I have just sorted out my photographs of Carcassonne. It has been quite revealing to see what I wanted to capture and what I recall best. For me, it has shown up recurrent obsessions that are reflected in my writing.
As you know from last week’s post, I’ve been itching to go to Carcassonne for quite some while – and it isn’t all Kate Mosse’s fault. I have long had a hankering for the medieval: my A level Art project was Women’s Costume 1340-1485 ( which I believe I still have lurking somewhere complete with a picture of nobles listening to Chaucer) and I’m a bit of an Early Music fan too. I am hopelessly wrong but romantic – I don’t actually mind that Eugène Viollet-le-Duc ‘restored’ things in his own way. I love the world he conjured, even if it never quite existed.
I think it’s safe to assert that I won’t be writing contemporary social realism.
There I am walking round and my inner child is fighting off dragons, repelling besiegers and generally having an Errol Flynn sort of time. I can’t wait to get onto the battlements, peer through arrow slits and charge along the wooden galleries. (Did you know they were covered with animal hides to prevent fire?) I take many a panorama of La Cité in its setting and daydream about minstrels travelling along the banks of the Aude.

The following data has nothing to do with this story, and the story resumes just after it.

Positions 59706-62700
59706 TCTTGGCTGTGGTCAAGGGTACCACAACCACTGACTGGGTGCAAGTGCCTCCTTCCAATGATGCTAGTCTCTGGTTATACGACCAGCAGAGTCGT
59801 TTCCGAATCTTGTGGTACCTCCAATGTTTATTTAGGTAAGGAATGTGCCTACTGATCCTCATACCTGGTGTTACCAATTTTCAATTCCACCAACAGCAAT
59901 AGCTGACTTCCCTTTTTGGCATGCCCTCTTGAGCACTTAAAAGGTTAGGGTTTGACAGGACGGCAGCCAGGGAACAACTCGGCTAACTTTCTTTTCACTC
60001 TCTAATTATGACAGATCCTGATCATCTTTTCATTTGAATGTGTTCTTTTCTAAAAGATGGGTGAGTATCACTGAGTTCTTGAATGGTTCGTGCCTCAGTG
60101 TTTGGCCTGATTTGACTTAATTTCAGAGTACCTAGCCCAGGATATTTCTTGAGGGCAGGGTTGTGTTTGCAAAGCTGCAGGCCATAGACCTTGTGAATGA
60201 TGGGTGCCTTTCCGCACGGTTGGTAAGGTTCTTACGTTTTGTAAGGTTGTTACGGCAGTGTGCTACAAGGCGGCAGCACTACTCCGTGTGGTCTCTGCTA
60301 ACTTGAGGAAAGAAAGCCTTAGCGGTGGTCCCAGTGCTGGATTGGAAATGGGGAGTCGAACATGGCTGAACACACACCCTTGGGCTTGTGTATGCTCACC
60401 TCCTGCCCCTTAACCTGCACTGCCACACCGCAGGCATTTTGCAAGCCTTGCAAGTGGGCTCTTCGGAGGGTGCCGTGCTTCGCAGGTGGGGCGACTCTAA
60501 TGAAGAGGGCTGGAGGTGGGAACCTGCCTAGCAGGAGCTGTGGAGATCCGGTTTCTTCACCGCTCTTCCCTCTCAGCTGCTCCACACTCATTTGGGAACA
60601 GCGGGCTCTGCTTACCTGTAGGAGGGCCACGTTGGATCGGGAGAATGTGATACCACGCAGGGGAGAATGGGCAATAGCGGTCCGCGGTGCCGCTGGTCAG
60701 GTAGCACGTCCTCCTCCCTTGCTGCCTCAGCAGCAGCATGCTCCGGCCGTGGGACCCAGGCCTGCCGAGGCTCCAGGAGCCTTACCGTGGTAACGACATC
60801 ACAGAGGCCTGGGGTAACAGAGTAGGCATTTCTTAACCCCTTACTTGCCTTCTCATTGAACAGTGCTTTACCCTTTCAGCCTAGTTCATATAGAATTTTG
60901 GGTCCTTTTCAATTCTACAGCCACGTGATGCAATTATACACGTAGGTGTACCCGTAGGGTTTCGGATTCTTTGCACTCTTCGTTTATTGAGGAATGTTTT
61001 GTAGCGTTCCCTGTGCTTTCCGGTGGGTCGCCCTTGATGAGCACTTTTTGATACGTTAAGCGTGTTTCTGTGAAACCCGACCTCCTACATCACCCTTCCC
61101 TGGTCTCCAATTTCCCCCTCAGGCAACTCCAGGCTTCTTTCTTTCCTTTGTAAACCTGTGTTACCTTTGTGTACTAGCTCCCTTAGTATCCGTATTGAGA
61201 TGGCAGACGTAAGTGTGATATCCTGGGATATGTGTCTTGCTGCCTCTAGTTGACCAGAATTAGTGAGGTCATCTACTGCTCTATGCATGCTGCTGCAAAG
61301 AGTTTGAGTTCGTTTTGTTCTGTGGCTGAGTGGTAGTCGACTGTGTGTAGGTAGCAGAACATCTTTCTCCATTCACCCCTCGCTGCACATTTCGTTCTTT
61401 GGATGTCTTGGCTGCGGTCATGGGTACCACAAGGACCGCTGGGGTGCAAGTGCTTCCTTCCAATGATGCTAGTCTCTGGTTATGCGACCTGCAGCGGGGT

You might just guess from that I Iike action and adventure, and I aspire to big books with lots of scope. I am no Jane Austen.
I have lots of shots of gargoyles and grotesques. I love them. I love the craftsmen’s humour, their attention to detail and the edge of darkness it shows. I have also focused on decay, on the derelict and the hidden. There are glimpses of funeral wreaths inside crypts, flaking shutters and half-open doors. I am terminally nosey. I want to know what happens behind the façades. What are the secrets, where have the lost souls gone?
I’d suggest you don’t read my work if you want only sunny fun and bonhomie. Expect creepiness.
Even my water passion got a look in – it astonished me how delighted I was that I could hear the Aude purling over its weirs from our little room. I so enjoyed crossing the Pont Vieux and walking along the Canal du Midi too. Just the little waterspouts that worked made me want to clap my hands.
So there we have it: my books are likely to be set in an invented world that evokes our past, involve a fair bit of action, contain a good dose of weirdness and at least a splatter of the wet stuff.
I think that’s fair.
What about you – do your holiday snaps reflect your writing?